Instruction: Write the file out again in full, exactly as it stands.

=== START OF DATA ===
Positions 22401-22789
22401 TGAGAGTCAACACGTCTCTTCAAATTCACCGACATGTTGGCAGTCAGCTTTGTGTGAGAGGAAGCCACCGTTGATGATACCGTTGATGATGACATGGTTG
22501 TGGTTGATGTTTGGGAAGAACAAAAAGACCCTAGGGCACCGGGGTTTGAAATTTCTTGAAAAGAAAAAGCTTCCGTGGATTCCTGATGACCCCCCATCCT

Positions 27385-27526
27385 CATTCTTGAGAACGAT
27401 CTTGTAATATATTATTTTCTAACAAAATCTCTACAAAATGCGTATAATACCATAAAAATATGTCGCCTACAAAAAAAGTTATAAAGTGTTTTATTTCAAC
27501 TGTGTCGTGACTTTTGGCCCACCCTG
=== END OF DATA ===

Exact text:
Positions 22401-22789
22401 TGAGAGTCAACACGTCTCTTCAAATTCACCGACATGTTGGCAGTCAGCTTTGTGTGAGAGGAAGCCACCGTTGATGATACCGTTGATGATGACATGGTTG
22501 TGGTTGATGTTTGGGAAGAACAAAAAGACCCTAGGGCACCGGGGTTTGAAATTTCTTGAAAAGAAAAAGCTTCCGTGGATTCCTGATGACCCCCCATCCT

Positions 27385-27526
27385 CATTCTTGAGAACGAT
27401 CTTGTAATATATTATTTTCTAACAAAATCTCTACAAAATGCGTATAATACCATAAAAATATGTCGCCTACAAAAAAAGTTATAAAGTGTTTTATTTCAAC
27501 TGTGTCGTGACTTTTGGCCCACCCTG